Growing Old Should Not Mean Growing Up

DEAR CHARLOTTE:  I am in mid mid-thirties, and nearing my mid-thirties, proper.  I have always considered myself as “young” and had relished in all the advantages that youth brings… namely the luxury of being silly.  I constantly have crushes.  I get shy around cute boys and giggle often.  It’s not an act; this is how I am!  (Hehehehe…)

But now, I am starting to realize that I am not as young as I think…  How do I properly transition into adulthood?  Does “being an adult” mean I have to stop being me, and be serious all the time? I want to be happy as I get older, not more depressed! — TOYS-R-US KID

DEAR TOYS-R-US KID: Being grown-up does not mean being serious all the time…  Rather, I would argue that being an adult means needing a greater capacity for not taking things too seriously.  Otherwise, all of the responsibilities associated with “being an adult,” become overwhelming and frankly, leave little to look forward to in life.

When I look to examples of graceful aging, I see my mother.  She is beautiful and full of life and continues to want to learn and expand her knowledge.  But more than that, she has been able to retain her sense of humor and individuality, bucking any conventional norms of what it means to be 70+…

I recently went on a hike with her, and the following are just a few of the lessons I learned along the way:

1.  Do as you enjoy.  My mother has been very involved in learning about DNA and health.  In order to maximize her time, she thought of bringing her headphones and CD player so that she can listen to lectures while on our trek.  Of course, we were amused that she chose to listen to her lectures rather than join in any conversation with her children.  We were even more amused when she would join in, speaking much louder than necessary, and only one-way.  Any follow-up questions and she continues to walk ahead, oblivious to everything but what she hears on her headphones…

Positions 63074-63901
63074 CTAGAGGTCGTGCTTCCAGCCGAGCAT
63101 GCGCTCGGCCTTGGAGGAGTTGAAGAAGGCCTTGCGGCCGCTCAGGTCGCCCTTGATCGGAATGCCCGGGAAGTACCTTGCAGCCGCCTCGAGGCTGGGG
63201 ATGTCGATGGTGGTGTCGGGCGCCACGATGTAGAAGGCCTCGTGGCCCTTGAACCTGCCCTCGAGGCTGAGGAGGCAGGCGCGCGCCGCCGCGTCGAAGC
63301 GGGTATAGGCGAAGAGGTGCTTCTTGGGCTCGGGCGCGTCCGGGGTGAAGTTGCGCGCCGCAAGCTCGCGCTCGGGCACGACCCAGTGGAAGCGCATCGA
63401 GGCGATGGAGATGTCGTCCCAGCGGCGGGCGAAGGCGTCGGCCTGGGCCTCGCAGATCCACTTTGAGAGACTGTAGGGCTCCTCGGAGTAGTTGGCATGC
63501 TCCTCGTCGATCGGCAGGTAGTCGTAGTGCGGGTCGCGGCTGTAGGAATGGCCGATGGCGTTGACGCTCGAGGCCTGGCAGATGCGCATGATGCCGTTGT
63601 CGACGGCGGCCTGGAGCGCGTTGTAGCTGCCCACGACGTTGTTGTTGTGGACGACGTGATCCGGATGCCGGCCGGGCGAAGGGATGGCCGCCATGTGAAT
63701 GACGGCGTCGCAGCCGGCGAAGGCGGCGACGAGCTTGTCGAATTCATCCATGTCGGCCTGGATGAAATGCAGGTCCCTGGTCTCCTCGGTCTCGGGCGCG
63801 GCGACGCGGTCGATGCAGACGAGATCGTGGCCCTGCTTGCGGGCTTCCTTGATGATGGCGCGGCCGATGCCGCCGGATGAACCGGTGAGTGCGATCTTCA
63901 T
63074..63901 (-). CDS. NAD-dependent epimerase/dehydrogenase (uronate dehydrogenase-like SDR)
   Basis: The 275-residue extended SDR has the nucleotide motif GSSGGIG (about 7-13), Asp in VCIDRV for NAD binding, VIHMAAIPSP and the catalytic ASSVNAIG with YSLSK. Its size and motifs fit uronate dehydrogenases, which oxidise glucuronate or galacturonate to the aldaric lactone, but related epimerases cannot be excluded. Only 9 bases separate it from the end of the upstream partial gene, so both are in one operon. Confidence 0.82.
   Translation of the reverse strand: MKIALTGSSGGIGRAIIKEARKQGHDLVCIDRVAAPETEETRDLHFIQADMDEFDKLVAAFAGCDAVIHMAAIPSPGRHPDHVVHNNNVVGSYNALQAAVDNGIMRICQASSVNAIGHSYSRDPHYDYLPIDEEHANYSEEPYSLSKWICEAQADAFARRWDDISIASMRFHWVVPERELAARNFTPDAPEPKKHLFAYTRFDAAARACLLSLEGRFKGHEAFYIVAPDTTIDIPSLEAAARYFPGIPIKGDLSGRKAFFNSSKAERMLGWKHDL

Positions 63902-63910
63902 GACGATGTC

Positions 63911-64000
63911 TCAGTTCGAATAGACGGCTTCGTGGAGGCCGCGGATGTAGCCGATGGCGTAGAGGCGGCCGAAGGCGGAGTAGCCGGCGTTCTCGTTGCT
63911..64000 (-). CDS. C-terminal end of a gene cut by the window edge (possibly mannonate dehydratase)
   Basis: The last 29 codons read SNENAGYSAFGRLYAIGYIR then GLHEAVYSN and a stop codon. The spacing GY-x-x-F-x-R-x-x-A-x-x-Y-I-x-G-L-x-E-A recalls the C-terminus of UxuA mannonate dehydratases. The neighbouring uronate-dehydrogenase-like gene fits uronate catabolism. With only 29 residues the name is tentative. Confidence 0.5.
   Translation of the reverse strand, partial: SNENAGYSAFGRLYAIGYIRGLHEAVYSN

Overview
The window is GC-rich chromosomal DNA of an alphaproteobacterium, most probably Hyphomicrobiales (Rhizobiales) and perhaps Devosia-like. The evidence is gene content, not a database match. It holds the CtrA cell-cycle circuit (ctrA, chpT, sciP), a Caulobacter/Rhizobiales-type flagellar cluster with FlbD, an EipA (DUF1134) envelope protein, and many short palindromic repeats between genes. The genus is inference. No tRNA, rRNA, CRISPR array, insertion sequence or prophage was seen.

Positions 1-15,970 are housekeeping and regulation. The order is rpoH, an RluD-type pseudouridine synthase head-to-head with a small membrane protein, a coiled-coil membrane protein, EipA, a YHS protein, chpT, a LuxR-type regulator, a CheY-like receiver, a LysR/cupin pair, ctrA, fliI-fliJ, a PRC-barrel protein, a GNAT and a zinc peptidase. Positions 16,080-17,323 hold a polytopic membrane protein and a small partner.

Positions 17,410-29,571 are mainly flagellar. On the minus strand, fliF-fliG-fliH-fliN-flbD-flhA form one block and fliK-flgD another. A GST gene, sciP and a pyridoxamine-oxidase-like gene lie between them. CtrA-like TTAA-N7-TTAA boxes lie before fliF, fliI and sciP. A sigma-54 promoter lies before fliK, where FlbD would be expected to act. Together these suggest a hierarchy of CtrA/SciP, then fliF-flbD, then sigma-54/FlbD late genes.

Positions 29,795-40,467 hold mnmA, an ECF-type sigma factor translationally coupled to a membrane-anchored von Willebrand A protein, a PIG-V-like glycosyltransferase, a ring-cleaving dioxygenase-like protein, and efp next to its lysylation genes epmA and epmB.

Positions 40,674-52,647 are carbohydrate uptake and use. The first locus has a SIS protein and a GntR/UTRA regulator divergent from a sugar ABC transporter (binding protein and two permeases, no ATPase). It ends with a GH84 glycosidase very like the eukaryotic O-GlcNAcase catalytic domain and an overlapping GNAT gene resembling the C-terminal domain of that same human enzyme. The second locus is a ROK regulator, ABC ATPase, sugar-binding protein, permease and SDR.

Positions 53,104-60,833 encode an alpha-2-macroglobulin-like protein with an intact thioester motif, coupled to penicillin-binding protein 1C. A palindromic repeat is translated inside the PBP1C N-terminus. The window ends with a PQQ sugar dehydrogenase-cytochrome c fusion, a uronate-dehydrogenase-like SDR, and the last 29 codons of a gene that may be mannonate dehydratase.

2.  Act as you feel.  We all have impulses.  As long as no harm comes to others, every once in a while it is good to indulge in these impulses.  If you feel like picking up a rock on the trail (i.e. tidying up the trail), and chucking it off to the side, do it.  If you feel a particular calling to a random stick, and later grow tired of it and want to chuck it, have at it.

3.  Engage others.  Silliness can be infectious and it is good to share your silliness with others.  If you want to play by holding a foot over a weed, asking, “Killll it?…,” your companions are sure to laugh along.  If you talk to nearby horses, telling them, “You’re cute but smelly,” or asking them, “Are they feeding you okay?,” you will not only win your companions’ affection, but most likely the horses’ as well.  The horses would be especially thrilled that you called the horse trailer their “private car.”

4.  Make the best of the situation.  Life sometimes unexpectedly throws things your way.  But it is how you adapt to these situations, and your attitude, that is most telling.  If the hike unexpectedly turns steep, particularly after soothing words that the day’s hike would be easier than yesterday’s, it is acceptable to say, “It’s not better than yesterday… Dang!”  And continue the hike in high spirits.

Laughter has been linked to resiliency.  And being silly means being able to not only laugh at the world around you, but to laugh at yourself.  It is acceptable to be silly and giggle when you are young.  I believe it is a sign of maturity when you continue to be silly and giggle at life as it comes… It is sometimes the best way to make sure you reach old age, happily.

———-

Dear Charlotte is written by Tasteslikeonion, also known as Woman.  Write Dear Charlotte at tasteslikeonion@gmail.com.

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